On Sept. 29, veteran foreign-affairs reporter Robin Wright offered a vision for remapping the Middle East to alleviate tension. The redrawn map, she mused in the New York Times, could be “a strategic game changer for just about everybody, potentially reconfiguring alliances, security challenges, trade and energy flows for much of the world, too.” Perhaps her article and map will stir productive debate; it is certain to become a lightning rod for conspiracy theorists.
AFJ can assert this because of a very similar exercise undertaken by Army Lt. Col. (ret.) Ralph Peters in the June 2006 AFJ. In “Blood Borders”, Peters suggested that a reimagining of Middle Eastern and Asian borders along ethnic, sectarian and tribal lines might ease regional tensions. The article and the accompanying map were — and continue to be — widely taken as Washington’s blueprint for imperial meddling.
Today, the article and map remain among the most-visited pages on the AFJ website.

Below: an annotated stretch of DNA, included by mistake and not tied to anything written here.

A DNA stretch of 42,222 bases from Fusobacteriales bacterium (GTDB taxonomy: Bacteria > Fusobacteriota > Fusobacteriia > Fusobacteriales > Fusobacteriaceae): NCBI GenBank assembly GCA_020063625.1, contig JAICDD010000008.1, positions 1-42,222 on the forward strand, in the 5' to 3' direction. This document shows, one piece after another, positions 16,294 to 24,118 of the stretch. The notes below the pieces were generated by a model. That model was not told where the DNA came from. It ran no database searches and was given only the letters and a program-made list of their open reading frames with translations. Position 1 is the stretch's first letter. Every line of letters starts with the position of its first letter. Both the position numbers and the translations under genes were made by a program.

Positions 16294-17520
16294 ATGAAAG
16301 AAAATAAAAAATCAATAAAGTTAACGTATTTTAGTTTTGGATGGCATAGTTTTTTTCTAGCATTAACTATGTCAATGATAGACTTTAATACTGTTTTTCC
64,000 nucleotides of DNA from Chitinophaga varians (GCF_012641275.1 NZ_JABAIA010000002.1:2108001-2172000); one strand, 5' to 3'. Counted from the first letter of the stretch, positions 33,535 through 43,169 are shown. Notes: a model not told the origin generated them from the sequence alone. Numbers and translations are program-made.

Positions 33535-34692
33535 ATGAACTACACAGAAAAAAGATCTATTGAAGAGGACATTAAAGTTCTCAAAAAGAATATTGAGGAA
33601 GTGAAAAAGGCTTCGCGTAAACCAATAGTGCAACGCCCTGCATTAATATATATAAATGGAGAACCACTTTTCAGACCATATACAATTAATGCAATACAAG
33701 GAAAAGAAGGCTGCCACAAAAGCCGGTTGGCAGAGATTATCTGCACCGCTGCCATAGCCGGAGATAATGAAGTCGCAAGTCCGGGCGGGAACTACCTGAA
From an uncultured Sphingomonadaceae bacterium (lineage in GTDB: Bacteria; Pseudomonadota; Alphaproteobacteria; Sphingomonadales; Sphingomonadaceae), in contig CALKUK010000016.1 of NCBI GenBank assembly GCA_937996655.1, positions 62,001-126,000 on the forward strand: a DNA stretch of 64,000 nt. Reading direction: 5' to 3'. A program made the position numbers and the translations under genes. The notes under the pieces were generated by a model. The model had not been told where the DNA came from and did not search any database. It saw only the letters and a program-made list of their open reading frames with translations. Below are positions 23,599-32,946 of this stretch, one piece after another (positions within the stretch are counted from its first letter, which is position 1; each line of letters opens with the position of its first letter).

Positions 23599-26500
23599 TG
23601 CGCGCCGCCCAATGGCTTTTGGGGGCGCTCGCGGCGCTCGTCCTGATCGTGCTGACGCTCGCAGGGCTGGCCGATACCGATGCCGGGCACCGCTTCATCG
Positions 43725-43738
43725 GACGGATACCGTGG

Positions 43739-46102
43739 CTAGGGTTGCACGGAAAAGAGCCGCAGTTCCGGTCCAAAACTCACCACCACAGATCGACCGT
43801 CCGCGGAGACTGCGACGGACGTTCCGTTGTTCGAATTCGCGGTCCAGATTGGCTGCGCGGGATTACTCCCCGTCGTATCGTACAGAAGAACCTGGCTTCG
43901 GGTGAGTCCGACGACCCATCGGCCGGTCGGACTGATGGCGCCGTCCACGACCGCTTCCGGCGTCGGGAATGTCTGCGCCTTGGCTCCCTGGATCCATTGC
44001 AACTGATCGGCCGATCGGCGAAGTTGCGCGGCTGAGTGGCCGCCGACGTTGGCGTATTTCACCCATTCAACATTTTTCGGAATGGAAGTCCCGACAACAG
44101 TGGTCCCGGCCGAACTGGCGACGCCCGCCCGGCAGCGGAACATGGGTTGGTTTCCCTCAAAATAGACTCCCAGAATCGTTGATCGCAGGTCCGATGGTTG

Wrote Peters: “While the Middle East has far more problems than dysfunctional borders alone — from cultural stagnation through scandalous inequality to deadly religious extremism — the greatest taboo in striving to understand the region’s comprehensive failure isn’t Islam but the awful-but-sacrosanct international boundaries worshipped by our own diplomats. …
“The boundaries projected in the maps accompanying this article redress the wrongs suffered by the most significant ‘cheated’ population groups, such as the Kurds, Baluch and Arab Shia, but still fail to account adequately for Middle Eastern Christians, Bahais, Ismailis, Naqshbandis and many another numerically lesser minorities…”